Meet Me in St. Louis tells the story of the Smith family in the months leading up to the 1904 Louisiana Purchase Exposition World’s Fair. The brother, Lon (Harry H. Daniels Jr.), may be the oldest child, and Esther (Judy Garland), the second oldest sister, may be the main character, but the oldest sister, Rose (Lucille Bremer), plays a massive role in the family. One of the most memorable scenes is when the family believes that Rose will be proposed to over the phone, and they all rally around her to support her when it doesn’t happen.

Rose sets a good example for her youngest sisters, Agnes (Joan Carroll) and Tootie (Margaret O’Brien), by being a strong, kind, and elegant woman, but doesn’t push them to be something they're not. She might not be an outspoken leader, but the way she loves her sisters (and the way they love her back) speaks for itself.

9. Liesl from The Sound of Music

Liesl (Charmian Carr) is the eldest of the seven Von Trapp children, and she possesses a strength that sets her apart from the others. The loss of her mother made her grow up fast, essentially becoming a protective figure for her six siblings. Yet, like every teenage girl on the cusp of womanhood, she wants to break away and have a life of her own. 

She’s the first of the Von Trapp children to warm up to Maria (Julie Andrews) after receiving Maria’s kindness in helping hide her romantic rendezvous from Captain Von Trapp, and her acceptance of Maria inspires her siblings to be open to their new governess as well. As the story progresses, she realizes how much she and her siblings need Maria not only as a governess but as a mother figure. 

10. Elinor from Sense and Sensibility

Similar to Pride and Prejudice, this Jane Austen adaptation tells the tale of romance and sisterhood. Elinor (Emma Thompson) is the oldest of the Dashwood sisters, who are left poor after their father dies and their half-brother refuses to help them. The sisters are forced to leave their home, and Elinor leaves Edward (Hugh Grant), the man she’s starting to fall in love with. Elinor is the backbone of the family, urging them to live within their income and to make the best of their situation.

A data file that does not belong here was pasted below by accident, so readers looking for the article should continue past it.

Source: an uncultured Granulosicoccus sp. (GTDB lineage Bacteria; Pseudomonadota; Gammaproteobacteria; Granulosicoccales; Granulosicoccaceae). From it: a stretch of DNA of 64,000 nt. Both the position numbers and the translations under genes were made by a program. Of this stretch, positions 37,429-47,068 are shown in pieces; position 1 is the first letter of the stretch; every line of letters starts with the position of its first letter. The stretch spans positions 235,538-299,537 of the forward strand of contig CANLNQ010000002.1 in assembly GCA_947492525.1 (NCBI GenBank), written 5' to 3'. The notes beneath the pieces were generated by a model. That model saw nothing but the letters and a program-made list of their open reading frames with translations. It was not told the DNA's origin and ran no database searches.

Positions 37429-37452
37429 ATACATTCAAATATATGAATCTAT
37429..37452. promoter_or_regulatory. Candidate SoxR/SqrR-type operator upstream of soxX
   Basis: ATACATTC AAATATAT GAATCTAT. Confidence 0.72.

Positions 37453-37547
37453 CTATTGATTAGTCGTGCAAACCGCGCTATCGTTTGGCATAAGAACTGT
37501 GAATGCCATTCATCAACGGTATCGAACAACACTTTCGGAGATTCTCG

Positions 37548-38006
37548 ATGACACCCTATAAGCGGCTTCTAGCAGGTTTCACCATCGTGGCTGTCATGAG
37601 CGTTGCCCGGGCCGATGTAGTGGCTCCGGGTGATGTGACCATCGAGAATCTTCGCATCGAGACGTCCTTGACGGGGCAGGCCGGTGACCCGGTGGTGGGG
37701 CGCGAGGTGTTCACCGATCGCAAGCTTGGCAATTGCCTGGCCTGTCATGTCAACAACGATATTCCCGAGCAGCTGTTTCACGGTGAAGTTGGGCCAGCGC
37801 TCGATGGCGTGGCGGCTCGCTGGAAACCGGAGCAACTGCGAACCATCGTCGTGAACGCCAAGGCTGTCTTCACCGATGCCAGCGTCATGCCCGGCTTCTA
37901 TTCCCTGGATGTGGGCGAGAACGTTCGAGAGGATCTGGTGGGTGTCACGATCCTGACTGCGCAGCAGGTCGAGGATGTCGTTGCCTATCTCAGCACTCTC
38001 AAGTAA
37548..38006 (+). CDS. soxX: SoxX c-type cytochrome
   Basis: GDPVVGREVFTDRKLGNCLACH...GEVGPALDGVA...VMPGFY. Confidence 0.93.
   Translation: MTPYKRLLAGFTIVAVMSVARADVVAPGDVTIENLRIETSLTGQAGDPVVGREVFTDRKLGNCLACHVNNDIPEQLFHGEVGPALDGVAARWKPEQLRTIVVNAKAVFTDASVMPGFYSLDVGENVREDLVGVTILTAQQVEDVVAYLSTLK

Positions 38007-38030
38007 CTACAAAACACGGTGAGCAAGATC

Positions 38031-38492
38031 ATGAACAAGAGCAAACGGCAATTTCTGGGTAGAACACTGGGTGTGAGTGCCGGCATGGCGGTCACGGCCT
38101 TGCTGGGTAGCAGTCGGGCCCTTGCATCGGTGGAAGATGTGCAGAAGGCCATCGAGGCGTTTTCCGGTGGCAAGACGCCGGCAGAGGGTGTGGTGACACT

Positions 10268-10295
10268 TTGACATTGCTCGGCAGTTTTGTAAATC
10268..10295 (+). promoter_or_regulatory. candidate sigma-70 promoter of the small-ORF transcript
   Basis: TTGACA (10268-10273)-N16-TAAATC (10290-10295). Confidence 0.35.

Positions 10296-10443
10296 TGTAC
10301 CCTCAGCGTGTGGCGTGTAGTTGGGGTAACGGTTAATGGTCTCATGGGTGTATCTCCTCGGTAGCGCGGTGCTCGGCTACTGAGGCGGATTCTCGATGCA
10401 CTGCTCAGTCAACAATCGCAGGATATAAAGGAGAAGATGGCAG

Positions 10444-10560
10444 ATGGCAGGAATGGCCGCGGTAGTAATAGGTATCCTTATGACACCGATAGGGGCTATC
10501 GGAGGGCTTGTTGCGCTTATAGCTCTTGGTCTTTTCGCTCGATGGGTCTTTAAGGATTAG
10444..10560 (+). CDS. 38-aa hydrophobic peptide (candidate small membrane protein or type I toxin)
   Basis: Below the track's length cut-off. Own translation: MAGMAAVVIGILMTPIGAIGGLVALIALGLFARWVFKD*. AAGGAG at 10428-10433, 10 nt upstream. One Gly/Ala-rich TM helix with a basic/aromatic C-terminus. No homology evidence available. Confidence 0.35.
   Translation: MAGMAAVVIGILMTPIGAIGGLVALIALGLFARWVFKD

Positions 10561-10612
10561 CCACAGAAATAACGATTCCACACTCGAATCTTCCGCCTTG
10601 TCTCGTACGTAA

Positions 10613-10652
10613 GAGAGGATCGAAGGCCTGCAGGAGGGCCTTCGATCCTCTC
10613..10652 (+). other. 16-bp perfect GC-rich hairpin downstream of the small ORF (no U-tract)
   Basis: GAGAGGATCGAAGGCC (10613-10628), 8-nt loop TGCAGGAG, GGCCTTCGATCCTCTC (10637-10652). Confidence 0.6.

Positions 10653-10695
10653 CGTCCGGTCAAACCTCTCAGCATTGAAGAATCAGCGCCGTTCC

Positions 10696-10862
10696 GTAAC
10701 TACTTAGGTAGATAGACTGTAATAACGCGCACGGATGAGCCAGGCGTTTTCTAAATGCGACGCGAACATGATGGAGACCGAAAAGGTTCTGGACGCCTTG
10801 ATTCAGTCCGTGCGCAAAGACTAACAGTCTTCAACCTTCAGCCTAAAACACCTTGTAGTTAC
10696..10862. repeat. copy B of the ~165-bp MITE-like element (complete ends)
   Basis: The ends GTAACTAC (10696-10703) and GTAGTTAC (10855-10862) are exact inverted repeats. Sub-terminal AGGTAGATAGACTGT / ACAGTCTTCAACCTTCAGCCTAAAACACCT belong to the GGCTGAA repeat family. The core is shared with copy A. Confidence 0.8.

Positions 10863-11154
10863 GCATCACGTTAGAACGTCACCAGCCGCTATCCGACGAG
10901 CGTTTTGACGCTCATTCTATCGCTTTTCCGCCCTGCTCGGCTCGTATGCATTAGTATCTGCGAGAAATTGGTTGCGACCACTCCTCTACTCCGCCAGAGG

After they move to their new home, the sweet and idealistic Marianne (Kate Winslet) falls for the dashing John Willoughby (Greg Wise), only for him to break her heart. Elinor is wildly protective of Marianne’s heart, so she’s furious at Willoughby’s betrayal. As the story progresses, Elinor teaches Marianne to think more with her head than her heart, leading her to the arms of the kind and loyal Colonel Brandon (Alan Rickman). Marianne also encourages Elinor to think more with her heart than her head, leading her to marry Edward. While both of the sisters help each other grow, Elinor is the more mature, sensible half of this iconic sister duo.

11. Dottie from A League of Their Own

This classic takes place in 1943, when the Chicago Cubs bankrolled a women’s softball league to stay afloat until the end of World War II. Kit Keller (Lori Petty) wants to try out and tries to convince her uninterested but more talented older sister, Dottie (Geena Davis), to come with her. Dottie agrees for her sister’s sake, as Kit desperately wants to make something of herself. Both women end up joining the Rockford Peaches.

In short order, Dottie becomes the on-field leader, the star player, and the face of the league, which angers Kit because Dottie wasn’t initially interested in playing. Kit is traded to another team, and the sisters face each other in the World Series, where Kit runs into home base, knocking the ball from Dottie’s hand to win it all – or did Dottie drop it on purpose for her sister’s sake? 

Closing Thoughts

From the kind and gentle Jane Bennet to the selflessness and bravery of Katniss Everdeen, these fictional women accurately portray the highs and lows of being the oldest sister. They show the beauty in both the positive and the negative, touching the heart of every woman who can relate.